By MIA STEINLE
A House effort with bipartisan support lead yesterday to the passage of an amendment to the FY 2013 Energy and Water Development Appropriations Act (H.R. 5325) that smartly invests taxpayer money and makes America safer. The amendment from Rep. Jeff Fortenberry (R-NE) reprogrammed $17 million from the Department of Energy’s troubled mixed-oxide (MOX) fuel program to go to the Global Threat Reduction Initiative.
Fortenberry was joined in support of his amendment on the House floor this week by the chairman of the subcommittee that oversees nuclear projects, Rep. Rodney Frelinghuysen (R-NJ), and by Rep. Ed Markey (D-MA). As Fortenberry said, “If there is one thing we can all agree on… it is that dollars are scarce in Washington. And with this in mind, I'm concerned about the amount of money that has been spent on the mixed oxide fuel program.”
|"MOX is a reverse Field of Dreams. If you build it, they will not come… Instead, it is a nightmare that will leave future generations to safeguard a dangerous fuel with no buyers.”|
-Rep. Ed Markey on the House floor
POGO and other expert groups, as well as the Government Accountability Office (GAO), have spoken out against the MOX program for years. Since its inception, the cost for the MOX facility has ballooned from $1.6 million to $4.9 billion, and the GAO reported several years ago that the project was at least 11 years behind schedule. What’s more, the DOE said in its FY 2013 budget request that the cost of the facility will likely only increase as the project experiences high personnel turnover and as it struggles to find experienced engineering and technical staff.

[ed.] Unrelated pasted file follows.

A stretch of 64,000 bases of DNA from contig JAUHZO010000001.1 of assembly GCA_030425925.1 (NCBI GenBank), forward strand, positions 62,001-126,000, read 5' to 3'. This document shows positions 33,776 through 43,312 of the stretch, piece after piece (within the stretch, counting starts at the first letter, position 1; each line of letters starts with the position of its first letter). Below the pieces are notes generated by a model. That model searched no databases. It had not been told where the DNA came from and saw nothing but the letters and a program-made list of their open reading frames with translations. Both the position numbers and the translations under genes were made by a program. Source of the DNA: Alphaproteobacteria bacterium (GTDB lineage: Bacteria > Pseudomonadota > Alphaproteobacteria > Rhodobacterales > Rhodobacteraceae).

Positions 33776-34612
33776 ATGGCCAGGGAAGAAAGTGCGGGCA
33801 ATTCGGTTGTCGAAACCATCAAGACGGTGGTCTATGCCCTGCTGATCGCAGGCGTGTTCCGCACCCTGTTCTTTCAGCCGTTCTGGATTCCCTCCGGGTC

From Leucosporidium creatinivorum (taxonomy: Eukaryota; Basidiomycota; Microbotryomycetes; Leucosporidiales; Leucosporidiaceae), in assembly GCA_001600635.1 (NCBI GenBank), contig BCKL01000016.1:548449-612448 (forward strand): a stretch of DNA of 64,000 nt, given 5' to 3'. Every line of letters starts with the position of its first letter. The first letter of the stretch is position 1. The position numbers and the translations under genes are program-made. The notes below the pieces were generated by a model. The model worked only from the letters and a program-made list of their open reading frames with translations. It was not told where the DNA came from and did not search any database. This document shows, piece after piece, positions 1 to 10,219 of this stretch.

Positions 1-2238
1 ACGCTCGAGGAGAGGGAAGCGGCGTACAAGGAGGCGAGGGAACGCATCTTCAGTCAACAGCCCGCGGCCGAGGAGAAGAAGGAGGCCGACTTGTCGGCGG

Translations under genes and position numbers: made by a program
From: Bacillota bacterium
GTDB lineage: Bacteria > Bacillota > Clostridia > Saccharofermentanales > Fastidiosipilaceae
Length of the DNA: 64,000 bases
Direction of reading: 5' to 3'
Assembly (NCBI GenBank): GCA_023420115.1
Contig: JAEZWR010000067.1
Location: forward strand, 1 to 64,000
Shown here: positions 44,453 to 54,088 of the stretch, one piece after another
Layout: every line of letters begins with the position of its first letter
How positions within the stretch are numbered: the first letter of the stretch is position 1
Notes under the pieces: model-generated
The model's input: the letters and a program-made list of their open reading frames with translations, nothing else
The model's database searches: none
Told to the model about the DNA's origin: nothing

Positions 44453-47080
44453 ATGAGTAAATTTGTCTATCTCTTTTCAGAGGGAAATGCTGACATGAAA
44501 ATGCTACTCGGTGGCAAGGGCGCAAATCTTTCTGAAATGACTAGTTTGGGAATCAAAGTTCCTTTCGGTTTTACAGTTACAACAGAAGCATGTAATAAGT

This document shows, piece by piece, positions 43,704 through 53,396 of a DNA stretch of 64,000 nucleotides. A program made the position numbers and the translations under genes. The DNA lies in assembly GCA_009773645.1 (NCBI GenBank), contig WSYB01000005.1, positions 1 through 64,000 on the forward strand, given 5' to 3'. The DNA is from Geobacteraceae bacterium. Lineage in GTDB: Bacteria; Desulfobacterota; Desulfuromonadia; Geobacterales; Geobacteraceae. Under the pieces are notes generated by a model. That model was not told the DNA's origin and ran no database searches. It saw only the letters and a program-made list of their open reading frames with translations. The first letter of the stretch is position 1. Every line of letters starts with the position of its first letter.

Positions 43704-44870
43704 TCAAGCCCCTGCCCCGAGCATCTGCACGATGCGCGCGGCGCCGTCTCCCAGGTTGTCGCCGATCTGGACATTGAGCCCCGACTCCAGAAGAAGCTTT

While the DOE says it needs the facility to turn weapons-grade plutonium and depleted uranium oxide into mixed-oxide fuel, which can be used in nuclear reactors, it hasn’t even found a customer for the fuel.
We’re pleased that Fortenberry’s amendment “thinks outside the MOX” and funds legitimate nonproliferation projects that make Americans safer. The Global Threat Reduction Initiative is a program that aims to “reduce and protect vulnerable nuclear and radiological materials located at civilian sites worldwide,” preventing terrorists from accessing these potentially dangerous materials.
For instance, since 2004, the program has secured more than 900 vulnerable radiological sites around the world, which contained enough material for approximately 10,000 dirty bombs. And in the U.S., the program has removed over 13,000 at-risk radiological sources, which contained enough material for more than 900 dirty bombs.
Of course, we would have liked to see a proposal that scrapped the entire MOX facility—and, with at least $4.9 billion at stake, we think taxpayers would agree. Nonetheless, redirecting funds from an overpriced facility with dwindling justification to a program that actually serves the public interest is a no-brainer and a major step in the right direction.
Mia Steinle is a POGO investigator
Image from Department of Energy